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BABAR

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It’s funny how people refer frequently to the constitution.

To a large extent, the main constutional relevance to mask wearing is the 10th Amendment

“The powers not delegated to the United States by the Constitution, nor prohibited by it to the States, are reserved to the States respectively, or to the people”

The Federal Government cannot force you to wear a mask. It doesn’t have that authority, the State, County, and City Governments can do anything that isn’t specifically restricted BY the Constitution. I tried to pick up a bottle of wine for my wife on my way home (I work nights.). It was 7:35 a.m., in Sunday. I was told I couldn’t buy it until 8 a.m.

On another vein, I did meet my friend for breakfast yesterday at Perkins restaurant. Almost whole place empty. They seated 4 separate parties, all at immediately ADJACENT tables. Aaargh!
 

cwbullet

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The Federal Government cannot force you to wear a mask. It doesn’t have that authority, the State, County, and City Governments can do anything that isn’t specifically restricted BY the Constitution.
This most certainly is true, but executive orders are a little murky. Watch the political statements, but it is true that states have primary right to regulate these sorts of behaviors unless there is a state of emergency.
 

jlabrasca

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Which massively impacts on the quality of seal the mask has on your face. Ideally if you're going to wear facial hair it would conform to the chart below.

Which doesn't mention beards at all. Thanks?
The graphic you posted is from here


It is about tight-fitting resprators worn as Personal Protective Equipment


The masks being discussed in this thread are not intended to protect the wearer. They are intended to protect other people from the wearer. The idea is to reduce the virus-carrying particles in the air around an infected person.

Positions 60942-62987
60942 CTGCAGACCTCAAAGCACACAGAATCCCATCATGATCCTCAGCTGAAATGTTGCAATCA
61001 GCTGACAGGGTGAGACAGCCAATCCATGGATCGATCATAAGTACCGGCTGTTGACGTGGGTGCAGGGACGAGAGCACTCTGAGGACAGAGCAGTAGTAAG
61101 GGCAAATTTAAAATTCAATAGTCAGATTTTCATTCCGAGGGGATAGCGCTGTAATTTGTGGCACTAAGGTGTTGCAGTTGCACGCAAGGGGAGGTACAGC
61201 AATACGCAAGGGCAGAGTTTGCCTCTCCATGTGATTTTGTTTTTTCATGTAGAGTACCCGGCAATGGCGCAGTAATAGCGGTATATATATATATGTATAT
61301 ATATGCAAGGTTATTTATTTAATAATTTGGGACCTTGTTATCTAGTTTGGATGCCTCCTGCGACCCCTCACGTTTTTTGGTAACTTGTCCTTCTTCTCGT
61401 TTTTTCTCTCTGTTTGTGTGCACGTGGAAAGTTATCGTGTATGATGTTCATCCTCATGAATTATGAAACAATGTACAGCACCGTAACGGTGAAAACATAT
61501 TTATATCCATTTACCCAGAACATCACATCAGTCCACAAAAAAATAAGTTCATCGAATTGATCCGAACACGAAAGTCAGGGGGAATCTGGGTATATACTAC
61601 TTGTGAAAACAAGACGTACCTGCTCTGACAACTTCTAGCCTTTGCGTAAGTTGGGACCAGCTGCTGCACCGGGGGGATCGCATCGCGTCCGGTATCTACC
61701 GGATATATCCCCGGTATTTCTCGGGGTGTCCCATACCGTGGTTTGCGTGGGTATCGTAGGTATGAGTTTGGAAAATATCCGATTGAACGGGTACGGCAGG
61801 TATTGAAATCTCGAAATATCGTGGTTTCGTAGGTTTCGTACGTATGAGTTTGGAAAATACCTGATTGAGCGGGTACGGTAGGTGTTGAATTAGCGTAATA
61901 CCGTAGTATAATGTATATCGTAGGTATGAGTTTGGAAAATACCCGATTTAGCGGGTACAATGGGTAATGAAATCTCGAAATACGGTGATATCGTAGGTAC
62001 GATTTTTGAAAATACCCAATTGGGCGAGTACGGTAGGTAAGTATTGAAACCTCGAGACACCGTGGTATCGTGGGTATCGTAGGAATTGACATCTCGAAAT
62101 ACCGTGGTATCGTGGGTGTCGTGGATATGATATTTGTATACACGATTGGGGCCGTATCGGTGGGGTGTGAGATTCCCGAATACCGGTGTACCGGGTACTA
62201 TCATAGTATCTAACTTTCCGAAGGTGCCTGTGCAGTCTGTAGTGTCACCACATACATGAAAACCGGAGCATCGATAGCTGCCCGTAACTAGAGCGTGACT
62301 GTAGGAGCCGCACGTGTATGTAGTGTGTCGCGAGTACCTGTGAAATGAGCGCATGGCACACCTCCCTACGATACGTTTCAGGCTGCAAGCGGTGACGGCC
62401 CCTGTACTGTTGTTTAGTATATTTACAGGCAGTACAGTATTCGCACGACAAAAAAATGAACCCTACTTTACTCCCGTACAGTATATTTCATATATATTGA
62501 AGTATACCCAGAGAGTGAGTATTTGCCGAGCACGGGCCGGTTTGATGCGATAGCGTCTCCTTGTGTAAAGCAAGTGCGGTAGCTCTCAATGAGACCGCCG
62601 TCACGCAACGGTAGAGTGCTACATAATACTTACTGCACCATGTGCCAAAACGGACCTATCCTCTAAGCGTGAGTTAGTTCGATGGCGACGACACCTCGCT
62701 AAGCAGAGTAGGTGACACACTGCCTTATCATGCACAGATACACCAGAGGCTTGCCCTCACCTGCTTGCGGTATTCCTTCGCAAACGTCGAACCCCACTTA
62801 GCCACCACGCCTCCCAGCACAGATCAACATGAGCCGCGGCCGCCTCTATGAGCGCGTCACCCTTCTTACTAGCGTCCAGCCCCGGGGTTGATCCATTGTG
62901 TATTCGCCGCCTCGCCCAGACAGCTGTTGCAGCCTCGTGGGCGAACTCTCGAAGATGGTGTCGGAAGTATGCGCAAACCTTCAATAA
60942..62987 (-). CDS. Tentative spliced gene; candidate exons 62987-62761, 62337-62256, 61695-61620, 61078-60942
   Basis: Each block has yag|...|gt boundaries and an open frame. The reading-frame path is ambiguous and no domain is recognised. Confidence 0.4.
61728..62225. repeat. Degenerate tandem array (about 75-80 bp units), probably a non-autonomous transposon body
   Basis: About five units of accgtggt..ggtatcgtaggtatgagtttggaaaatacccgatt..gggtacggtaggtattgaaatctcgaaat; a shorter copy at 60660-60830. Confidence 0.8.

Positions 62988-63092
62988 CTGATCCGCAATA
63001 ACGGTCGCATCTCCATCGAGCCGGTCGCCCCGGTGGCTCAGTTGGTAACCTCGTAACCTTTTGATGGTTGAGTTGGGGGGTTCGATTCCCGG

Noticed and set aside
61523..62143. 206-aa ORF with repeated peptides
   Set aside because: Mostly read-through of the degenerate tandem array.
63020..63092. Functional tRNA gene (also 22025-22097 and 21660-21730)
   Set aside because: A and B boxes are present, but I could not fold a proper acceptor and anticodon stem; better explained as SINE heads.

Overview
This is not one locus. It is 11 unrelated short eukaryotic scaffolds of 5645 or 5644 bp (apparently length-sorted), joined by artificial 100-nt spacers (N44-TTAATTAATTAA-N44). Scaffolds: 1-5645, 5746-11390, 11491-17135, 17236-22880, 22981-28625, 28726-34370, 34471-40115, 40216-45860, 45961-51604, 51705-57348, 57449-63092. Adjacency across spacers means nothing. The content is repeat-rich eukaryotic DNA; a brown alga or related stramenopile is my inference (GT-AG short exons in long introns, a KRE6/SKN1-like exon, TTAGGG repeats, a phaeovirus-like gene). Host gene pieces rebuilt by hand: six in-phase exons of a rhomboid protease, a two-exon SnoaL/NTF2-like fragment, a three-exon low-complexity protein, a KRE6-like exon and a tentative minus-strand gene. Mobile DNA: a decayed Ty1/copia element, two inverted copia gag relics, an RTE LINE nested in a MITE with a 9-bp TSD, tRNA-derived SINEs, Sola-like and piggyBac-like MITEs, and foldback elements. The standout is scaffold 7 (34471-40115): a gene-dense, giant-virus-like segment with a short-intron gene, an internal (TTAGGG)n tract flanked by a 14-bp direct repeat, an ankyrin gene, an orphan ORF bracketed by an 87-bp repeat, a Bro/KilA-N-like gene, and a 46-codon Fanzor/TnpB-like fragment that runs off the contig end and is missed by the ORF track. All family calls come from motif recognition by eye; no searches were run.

ThirstyBarbarian

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You drive through my town and go to stores no ones wearing masks. I guess my whole town is an embarrassment.
You might come to see your town as an embarrassment before long, or people whose opinions matter to you might come to see you that way. Things change very quickly once the virus finally arrives in town. Shame and embarrassment are part of that process. You may have friends and family who live in other parts of the country going through a very different experience than you so far, and who knows what they may be thinking of you and your town.

I recently had a conversation with a close family member on this topic of being an embarrassment. I’m active on social media and since March or so, no one I know has been posting any images of themselves that do’t conform to public health guidelines for social distancing and all the other advice. Seriously, no one. It used to be very common to see people posting selfies with their faces cheek-to-cheek, large group shots, groups of friends together at a restaurant, all the usual close social conduct that most people aren’t doing anymore. Now you don’t see any of that on social media. A lot of what you see is posts of people showing how they are coping.

My family member I’m talking about is not the most informed person and has always been extremely social. They have been losing their mind over social distancing. So when restaurants and bars reopened in their area, they were all over that! But it seems like they also interpreted the reopening to mean that if you are in a bar or restaurant, then social distancing doesn’t apply. For about a week they posted picture after picture of the pre-corona style selfies and group shots, tagging their friends and other family members in the pics. When I finally noticed it, I was shocked. During my conversation with the person, I don’t really think that I convinced them that the actual behaviors are as unsafe as they are. But they IMMEDIATELY understood that there could be a social cost to them and anyone else tagged in a photo blowing off the rules. People might not say anything, but they notice that kind of thing and it can change how they think of you. The person knew they looked irresponsible, and they had made others look irresponsible, and they were definitely embarrassed to realize their mistake.
 

cerving

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It’s funny how people refer frequently to the constitution.

To a large extent, the main constutional relevance to mask wearing is the 10th Amendment

“The powers not delegated to the United States by the Constitution, nor prohibited by it to the States, are reserved to the States respectively, or to the people”

The Federal Government cannot force you to wear a mask. It doesn’t have that authority, the State, County, and City Governments can do anything that isn’t specifically restricted BY the Constitution. I tried to pick up a bottle of wine for my wife on my way home (I work nights.). It was 7:35 a.m., in Sunday. I was told I couldn’t buy it until 8 a.m.

On another vein, I did meet my friend for breakfast yesterday at Perkins restaurant. Almost whole place empty. They seated 4 separate parties, all at immediately ADJACENT tables. Aaargh!
Fearless Leader won't wear a mask anyway, so his example wouldn't be taken very seriously... along with a lot of the other things that he says and does.